When teachers define the minimum standards; rather than setting “maximum standards” with specific rubrics, we allow students to “reach for the stars” and pursue their interests in more authentic ways.

2. Avoid the recipe. I’m leary of rubrics that become “recipes” –  for me, if a student can merely follow a step-by-step recipe to produce a finished work product, then we’ve done too much of the lifting as teachers. We may also stifle students’ creativity and eliminate opportunites for students to apply critical thinking skills as problem-solvers.

 3. Offer examples. For an example of a thoughtful blog post, I like to share this one from Dan Pink with my students. Sometimes we’ll look at work from past years in the course together, and I’ll choose points of emphasis to clarify expecations for students. Our increasing connectedness as educators also means that I can draw on published student projects from colleagues – known and unknown – around the world, too.

 4. Implement Soft Deadlines If it’s a 40-minute activity in class, I’ll check-in and provide feedback about students’ progress at/around the half-way mark. For longer projects, I tell students that we’ll have a soft deadline after the first week and again at the half-way mark – I’ll want to hear about their process and view their work product for two reasons: 1) we can offer feedback to redirect students toward meeting expectations; and 2) it’s helpful for students to know where they are in terms of pacing. Soft deadlines are all about feedback; I don’t actually grade students’ work at this point.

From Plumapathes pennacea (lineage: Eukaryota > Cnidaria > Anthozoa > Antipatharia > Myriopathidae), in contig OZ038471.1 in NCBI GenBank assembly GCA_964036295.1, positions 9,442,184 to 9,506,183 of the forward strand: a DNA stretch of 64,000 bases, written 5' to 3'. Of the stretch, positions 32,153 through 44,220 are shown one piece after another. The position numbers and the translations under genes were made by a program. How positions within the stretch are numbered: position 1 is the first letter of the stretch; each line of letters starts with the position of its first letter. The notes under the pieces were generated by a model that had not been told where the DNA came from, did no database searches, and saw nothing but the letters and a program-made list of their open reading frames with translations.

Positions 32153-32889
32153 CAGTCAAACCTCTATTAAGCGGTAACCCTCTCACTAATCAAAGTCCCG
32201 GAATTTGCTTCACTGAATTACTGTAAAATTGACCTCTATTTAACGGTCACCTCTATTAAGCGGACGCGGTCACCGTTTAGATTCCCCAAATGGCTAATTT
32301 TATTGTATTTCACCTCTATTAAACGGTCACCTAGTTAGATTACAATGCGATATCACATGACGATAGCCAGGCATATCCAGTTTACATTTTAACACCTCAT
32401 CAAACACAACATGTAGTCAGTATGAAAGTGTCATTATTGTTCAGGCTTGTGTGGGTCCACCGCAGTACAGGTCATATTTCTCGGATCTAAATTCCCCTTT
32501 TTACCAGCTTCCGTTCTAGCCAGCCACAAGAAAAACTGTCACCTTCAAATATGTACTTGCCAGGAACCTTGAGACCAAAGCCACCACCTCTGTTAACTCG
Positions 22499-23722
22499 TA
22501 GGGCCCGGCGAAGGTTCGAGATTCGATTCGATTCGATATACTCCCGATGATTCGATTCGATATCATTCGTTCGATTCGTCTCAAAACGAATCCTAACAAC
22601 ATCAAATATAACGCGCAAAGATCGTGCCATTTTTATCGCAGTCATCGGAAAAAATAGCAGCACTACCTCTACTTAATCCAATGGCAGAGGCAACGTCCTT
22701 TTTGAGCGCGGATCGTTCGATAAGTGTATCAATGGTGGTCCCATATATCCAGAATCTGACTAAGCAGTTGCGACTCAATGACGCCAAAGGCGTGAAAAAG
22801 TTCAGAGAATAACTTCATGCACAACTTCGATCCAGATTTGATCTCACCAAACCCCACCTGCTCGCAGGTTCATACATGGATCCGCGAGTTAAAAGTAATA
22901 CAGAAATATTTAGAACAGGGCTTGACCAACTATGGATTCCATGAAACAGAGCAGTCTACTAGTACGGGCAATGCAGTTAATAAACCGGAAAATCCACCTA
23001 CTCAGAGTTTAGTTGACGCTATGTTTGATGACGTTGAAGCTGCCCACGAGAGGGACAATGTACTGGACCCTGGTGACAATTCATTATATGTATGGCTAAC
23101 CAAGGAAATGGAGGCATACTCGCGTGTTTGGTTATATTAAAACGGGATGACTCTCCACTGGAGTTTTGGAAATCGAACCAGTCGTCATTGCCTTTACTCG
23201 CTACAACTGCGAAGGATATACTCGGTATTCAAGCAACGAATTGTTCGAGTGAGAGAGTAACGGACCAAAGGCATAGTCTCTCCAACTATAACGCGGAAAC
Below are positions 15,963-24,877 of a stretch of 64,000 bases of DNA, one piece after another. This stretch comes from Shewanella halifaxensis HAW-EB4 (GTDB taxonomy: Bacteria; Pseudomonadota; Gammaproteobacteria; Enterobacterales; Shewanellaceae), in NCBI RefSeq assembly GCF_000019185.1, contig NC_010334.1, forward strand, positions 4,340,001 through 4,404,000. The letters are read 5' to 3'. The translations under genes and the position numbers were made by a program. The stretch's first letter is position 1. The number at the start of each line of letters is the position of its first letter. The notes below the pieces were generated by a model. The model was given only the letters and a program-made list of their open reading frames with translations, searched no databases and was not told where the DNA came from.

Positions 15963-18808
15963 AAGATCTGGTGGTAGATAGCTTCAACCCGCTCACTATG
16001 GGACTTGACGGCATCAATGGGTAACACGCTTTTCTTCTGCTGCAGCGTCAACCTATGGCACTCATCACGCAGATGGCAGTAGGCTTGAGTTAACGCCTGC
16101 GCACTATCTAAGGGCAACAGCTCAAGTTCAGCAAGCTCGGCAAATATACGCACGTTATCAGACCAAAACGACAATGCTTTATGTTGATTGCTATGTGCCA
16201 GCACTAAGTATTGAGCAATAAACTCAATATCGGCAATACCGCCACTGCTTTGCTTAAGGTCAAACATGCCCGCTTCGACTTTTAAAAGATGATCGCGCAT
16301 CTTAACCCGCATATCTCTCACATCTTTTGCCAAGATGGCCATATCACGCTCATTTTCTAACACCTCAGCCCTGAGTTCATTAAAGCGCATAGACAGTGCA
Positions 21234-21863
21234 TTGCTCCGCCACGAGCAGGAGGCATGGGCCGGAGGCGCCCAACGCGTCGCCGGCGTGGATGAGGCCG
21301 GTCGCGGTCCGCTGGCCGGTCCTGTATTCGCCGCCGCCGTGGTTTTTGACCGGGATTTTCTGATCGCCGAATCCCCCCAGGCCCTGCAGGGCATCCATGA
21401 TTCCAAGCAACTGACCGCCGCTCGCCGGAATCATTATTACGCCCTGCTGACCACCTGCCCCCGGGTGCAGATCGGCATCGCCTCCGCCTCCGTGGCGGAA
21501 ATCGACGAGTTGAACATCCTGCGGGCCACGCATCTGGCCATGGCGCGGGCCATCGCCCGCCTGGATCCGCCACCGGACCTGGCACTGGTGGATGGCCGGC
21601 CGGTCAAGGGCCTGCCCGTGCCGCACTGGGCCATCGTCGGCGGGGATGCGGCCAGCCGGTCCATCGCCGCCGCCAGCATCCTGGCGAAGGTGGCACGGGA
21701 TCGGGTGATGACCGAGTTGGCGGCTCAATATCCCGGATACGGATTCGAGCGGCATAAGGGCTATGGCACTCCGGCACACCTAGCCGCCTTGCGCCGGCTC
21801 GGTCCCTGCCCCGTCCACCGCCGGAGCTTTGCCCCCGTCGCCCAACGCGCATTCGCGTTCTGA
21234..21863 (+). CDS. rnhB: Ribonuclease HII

5. Separate Facts from Opinions. I tell my students early-on that my job is to teach students “how to think” not “what to think” about history, government, and economics: we are always working to separate facts from opinion. For example, students and I are engaged in a study of current affairs as they relate to economics. I have encouraged students to choose stories from current affairs that fit their passions and interests. The stories they choose don’t much matter. For me, an essential question for grading is “can students use economics vocabulary and the ways of thinking in economics to explain and analyze the story?” A crucial task, then, is to focus my grading rubric on reading for economics vocabulary used in a proper context that demonstates student understanding of the term beyond textbook definition. (Done well, this would, I hope, suggest students are thinking analytically.) As long as students have explained and applied concepts in ways that are factually correct, they are free to draw their own original conclusions. At this point in the process, I’m looking to grade students’ command of the facts.